Buy or boil: PWSA issues water advisory for eastern and central Pittsburgh


Pitt students buy water bottles at 7-Eleven on Forbes Avenue. Stephen Caruso | Online Visual Editor

First-year student Athena Sardelis, a double major in English writing and psychology, balanced several water bottles in her arm as she rushed up the Market stairs to get to her Tower B dorm room.

She was in search of water Tuesday night after Pittsburgh Water and Sewer Authority issued a “Precautionary Flush and Boil Water Advisory” after finding unsafe chlorine levels in one water treatment plant.

“I went to Market To-Go, CVS, Rite Aid, IGA and even the gas station [on the corner of Forbes Avenue and McKee Place], and none of them had water bottles,” Sardelis said. “I ended up getting my water from Jimmy John’s, but they obviously don’t have bags.”

An estimated 100,000 Pittsburgh residents throughout eastern sections of the city were left without safe tap water on Tuesday night. PWSA released a statement on their website saying recent tests of the water at the Highland Park water filtration plant revealed low levels of chlorine. Since chlorine is typically used to disinfect Pittsburgh water, PWSA instructed locals to take precautionary measures until further notice. PWSA also said the lack of chlorine could cause an increase in digestive upset, vomiting and headaches, as well as other ailments.

The statement instructed residents within the affected area, including Oakland, not to use faucets or fountains for drinking water, making ice, brushing teeth, washing dishes or preparing food.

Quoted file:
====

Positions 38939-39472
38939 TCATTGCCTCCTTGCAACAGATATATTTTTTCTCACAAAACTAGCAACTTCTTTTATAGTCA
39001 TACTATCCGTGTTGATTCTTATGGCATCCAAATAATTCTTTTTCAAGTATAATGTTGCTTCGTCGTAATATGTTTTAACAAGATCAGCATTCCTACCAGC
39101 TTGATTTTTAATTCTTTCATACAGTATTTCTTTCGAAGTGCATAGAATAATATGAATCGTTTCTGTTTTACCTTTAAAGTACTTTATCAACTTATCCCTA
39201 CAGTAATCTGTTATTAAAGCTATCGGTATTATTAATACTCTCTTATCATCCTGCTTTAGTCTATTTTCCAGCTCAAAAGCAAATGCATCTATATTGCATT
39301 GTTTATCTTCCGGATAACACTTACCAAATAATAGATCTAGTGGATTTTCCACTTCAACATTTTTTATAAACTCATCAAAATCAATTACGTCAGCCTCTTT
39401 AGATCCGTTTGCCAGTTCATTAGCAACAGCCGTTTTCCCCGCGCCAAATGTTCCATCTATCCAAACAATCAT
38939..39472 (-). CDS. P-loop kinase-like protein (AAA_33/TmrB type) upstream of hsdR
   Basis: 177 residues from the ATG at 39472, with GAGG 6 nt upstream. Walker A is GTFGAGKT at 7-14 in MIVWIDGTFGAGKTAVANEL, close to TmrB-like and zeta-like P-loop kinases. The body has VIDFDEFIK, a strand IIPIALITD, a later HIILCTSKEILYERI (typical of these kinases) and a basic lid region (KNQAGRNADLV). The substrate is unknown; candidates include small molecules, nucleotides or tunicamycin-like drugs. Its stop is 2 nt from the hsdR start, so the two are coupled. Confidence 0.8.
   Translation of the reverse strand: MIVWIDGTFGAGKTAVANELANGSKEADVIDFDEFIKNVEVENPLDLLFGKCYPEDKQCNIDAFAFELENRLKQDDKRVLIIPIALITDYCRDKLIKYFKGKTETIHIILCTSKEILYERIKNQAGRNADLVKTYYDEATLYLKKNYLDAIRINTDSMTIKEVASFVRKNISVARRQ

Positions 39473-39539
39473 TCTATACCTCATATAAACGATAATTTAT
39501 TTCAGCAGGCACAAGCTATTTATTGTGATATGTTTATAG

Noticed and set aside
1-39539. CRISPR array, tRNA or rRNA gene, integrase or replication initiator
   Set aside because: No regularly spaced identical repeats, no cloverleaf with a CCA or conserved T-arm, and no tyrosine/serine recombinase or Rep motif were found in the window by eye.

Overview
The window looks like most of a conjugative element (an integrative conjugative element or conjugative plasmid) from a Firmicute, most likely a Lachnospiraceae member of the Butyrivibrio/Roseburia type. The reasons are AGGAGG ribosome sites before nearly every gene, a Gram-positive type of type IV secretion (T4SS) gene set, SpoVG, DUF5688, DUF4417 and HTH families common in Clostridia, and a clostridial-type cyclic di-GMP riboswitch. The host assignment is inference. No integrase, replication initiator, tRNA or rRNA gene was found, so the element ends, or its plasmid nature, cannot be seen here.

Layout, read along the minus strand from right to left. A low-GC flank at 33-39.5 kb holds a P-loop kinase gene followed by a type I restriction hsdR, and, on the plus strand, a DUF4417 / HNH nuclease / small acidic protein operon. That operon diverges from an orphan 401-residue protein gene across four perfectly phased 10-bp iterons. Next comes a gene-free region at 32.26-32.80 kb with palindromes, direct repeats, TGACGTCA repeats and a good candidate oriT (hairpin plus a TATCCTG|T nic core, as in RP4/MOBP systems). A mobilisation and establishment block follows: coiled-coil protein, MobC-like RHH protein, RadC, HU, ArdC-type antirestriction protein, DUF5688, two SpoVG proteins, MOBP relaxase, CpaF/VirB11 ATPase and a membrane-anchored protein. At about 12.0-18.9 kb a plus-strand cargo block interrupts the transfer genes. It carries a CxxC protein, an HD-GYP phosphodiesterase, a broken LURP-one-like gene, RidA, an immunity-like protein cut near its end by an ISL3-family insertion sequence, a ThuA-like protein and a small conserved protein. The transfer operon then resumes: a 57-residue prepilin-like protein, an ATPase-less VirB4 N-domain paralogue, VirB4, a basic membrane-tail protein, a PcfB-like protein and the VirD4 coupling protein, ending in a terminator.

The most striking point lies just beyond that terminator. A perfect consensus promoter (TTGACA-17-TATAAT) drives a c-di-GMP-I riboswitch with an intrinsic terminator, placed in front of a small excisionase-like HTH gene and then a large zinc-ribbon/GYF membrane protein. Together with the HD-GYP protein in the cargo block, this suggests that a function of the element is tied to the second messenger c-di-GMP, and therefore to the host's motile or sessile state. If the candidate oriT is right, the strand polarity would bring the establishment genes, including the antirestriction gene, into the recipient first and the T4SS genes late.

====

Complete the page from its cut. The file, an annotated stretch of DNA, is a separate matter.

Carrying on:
PWSA told residents they should let water run for at least a minute, boil it for another minute and wait for it to cool before any form of consumption.

Robert Weimar, interim director of engineering at PWSA, said they are “not sure what caused the [low chlorine] levels to occur” and that they want to exercise an “abundance of caution” by instructing customers not to drink the affected water. Weimar also said PWSA did not yet know when customers would be able to drink the water again.

“Our goal is to restore the treatment center within the next few days,” Weimar said.

The University of Pittsburgh notified all students — including those who live both on- and off-campus — around 7:30 p.m. on Tuesday to use bottled or boiled water. Panther Central sent out a separate email around 8:30 p.m., specifically to students who live on campus, saying they could obtain bottled water from the security desk at their residence hall.

Pitt Environmental Health and Safety also sent out an email encouraging all Pitt student and faculty members to bring water with them to campus until the situation is resolved.

Before these announcements, several students decided to make their way out of the dorms to find water on their own accord. Lines wound around the aisles and out the door at both 7-Eleven and Rite Aid on Forbes Avenue.

Some students even decided to make a business of selling bottled water. Ama Edusei, 18, Britney Lewis, 19, and Asia Livingston, 18, all first-year students, were sitting in Towers Lobby Tuesday night selling water bottles for a dollar apiece. Shouting into the crowded lobby, they joked about what forms of payment their business accepted.

“A dollar for water! We take Panther Funds and Venmo,” Livingston said.

Edusei said they had luckily stocked up on a case of water just the day before.

“Market To-Go is out of water bottles, and people need water,” Edusei said. “Rite Aid, 7-Eleven — they’re all out.”

Around the same time Market To-Go ran out of water bottles, Market Central put up signs telling students not to drink water from dispensers. Instead, they started serving cups of bottled water at their Magellan’s station.

This solution, however, didn’t solve all Towers residents’ problems. First-year student Claudia Salvato, met Sardelis in Towers lobby after taking a shower. Realizing she’d used tap water, she was surprised to learn she couldn’t even brush her teeth with water from the faucet.

“I mean, you can’t boil water in the dorms, and you can’t have a hot plate,” Sardelis said. “My [Residential Assistant] told us we would be getting water soon, but I drink a lot of water.”

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